Thursday, June 19, 2008

The Accidental Pilgrim

I am a Hindu by birth, a Brahmo by marriage, I feel close to Islam and connected to Christianity yet I have never been religious, I believe in God and that for me is enough. I have lit a candle at a church, offered a chaddar at a mosque, I tied threads in a dargah and I have rung a bell at a temple, most of my experiences have been due circumstances or my curiosity to see the place.

My first experience was when I went to Jharkhand with a group of friends; the trip in itself will need another long post which I will write later. We decided to do some trekking and found the hill on which a famous Jain Pareshnath temple was situated to be an ideal location. Right below the hill was a Digambar Jain monastery where we had to stop to attend to nature calls. We turned beetroot red with embarrassment at the sight of near total nudity of the senior male residents. We kept our eyes strictly focused on the way to the wash rooms which were incredibly dirty) and once done marched out with our eyes focused towards our toes. The hill was about a 1366 Meters climb, the first half was a gentle slope with nicely laid out steps while the second half was a steep climb on a dirt trail which was somewhat non existent due to recent landslides. We came across a gurgling post monsoon stream flowing down which we gingerly crossed by stepping carefully on the stones in between. By the time we had climbed three fourths of the hill, our bodies were screaming with exhaustion but we could not give up so we literally dragged each other and ourselves up the remaining portion of the hill and by the time we reached the steps of the Pareshnath temple, we felt as if we had conquered Mt Everest.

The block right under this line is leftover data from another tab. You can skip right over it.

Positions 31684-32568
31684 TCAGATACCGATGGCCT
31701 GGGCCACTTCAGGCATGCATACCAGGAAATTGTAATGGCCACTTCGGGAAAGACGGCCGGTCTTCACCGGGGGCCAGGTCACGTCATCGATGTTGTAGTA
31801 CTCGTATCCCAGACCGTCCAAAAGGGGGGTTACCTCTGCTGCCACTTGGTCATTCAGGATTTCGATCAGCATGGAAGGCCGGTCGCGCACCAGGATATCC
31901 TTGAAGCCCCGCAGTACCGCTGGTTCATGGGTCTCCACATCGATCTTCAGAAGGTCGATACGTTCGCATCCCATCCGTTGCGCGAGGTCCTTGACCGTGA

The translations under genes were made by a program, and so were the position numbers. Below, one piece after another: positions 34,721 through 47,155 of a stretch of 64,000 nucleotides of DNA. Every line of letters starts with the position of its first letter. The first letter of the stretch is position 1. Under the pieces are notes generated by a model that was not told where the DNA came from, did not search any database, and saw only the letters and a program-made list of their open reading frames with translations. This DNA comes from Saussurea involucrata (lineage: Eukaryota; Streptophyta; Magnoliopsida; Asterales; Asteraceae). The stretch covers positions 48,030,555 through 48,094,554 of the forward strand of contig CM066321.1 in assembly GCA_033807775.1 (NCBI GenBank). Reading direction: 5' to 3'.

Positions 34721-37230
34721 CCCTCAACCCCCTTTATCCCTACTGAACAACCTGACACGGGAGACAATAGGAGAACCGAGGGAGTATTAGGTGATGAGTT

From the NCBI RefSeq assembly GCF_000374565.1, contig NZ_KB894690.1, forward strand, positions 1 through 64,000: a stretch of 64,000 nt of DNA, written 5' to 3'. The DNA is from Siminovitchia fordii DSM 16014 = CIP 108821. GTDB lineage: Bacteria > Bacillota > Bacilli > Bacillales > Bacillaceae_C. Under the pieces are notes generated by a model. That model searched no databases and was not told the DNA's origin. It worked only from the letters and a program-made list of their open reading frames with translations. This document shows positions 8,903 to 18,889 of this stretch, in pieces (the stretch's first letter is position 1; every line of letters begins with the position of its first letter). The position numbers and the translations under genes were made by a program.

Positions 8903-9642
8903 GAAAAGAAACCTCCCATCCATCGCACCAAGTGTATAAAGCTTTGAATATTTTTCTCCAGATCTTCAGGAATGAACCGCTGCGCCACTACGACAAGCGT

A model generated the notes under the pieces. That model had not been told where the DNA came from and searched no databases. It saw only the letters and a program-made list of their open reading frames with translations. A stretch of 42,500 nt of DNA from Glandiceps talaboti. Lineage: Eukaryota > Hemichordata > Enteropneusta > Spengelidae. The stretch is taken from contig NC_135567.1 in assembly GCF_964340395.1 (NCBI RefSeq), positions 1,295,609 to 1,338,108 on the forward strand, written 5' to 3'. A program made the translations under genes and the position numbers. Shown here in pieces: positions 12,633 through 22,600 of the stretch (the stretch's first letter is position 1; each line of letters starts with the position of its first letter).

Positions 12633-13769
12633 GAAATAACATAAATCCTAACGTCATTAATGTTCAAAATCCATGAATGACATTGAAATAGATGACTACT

There was a sense of achievement and purpose to our climb once we entered the temple which was very peaceful and quiet. While doing the customary parikrama, I was astonished to discover the height we had climbed. The sight of the lazy Barakar river flowing below was a wonderful sight to behold. We did not have the luxury to remain at the top for long as dusk was near and the hill was not safe after dark. There were dacoits as well as wild animals from adjoining forests to contend with so we descended as fast as we could and by the time we reached the bottom, we resembled the walking dead.

My affinity to Jain pilgrim spots did not end with this stint. Recently on a family vacation, we went to Shravanabelagola with some vague expectation that Bahubali would be visible without much effort. However this was not the case, Bahubali was situated atop Vindhyagiri hill which is about 436 Meters high with about 500 steps to climb. At noon in mid summer this was not a feat for the faint hearted or the easy going vacationer. Being the stubborn one in the family I said I would climb by foot while others opted for the doli which was a cane chair carried by 4 people. The climb was easy enough though it had me panting in between and I had to stop to recover my breath. It’s always a nice feeling to look down to see how much one has climbed. There was a serene looking square pond visible below which is actually the 'belagola' or pond. There is a shrine midway (also known as Odegal Basadi) which has 3 large statues of Jain Tirthankaras carved in black stone.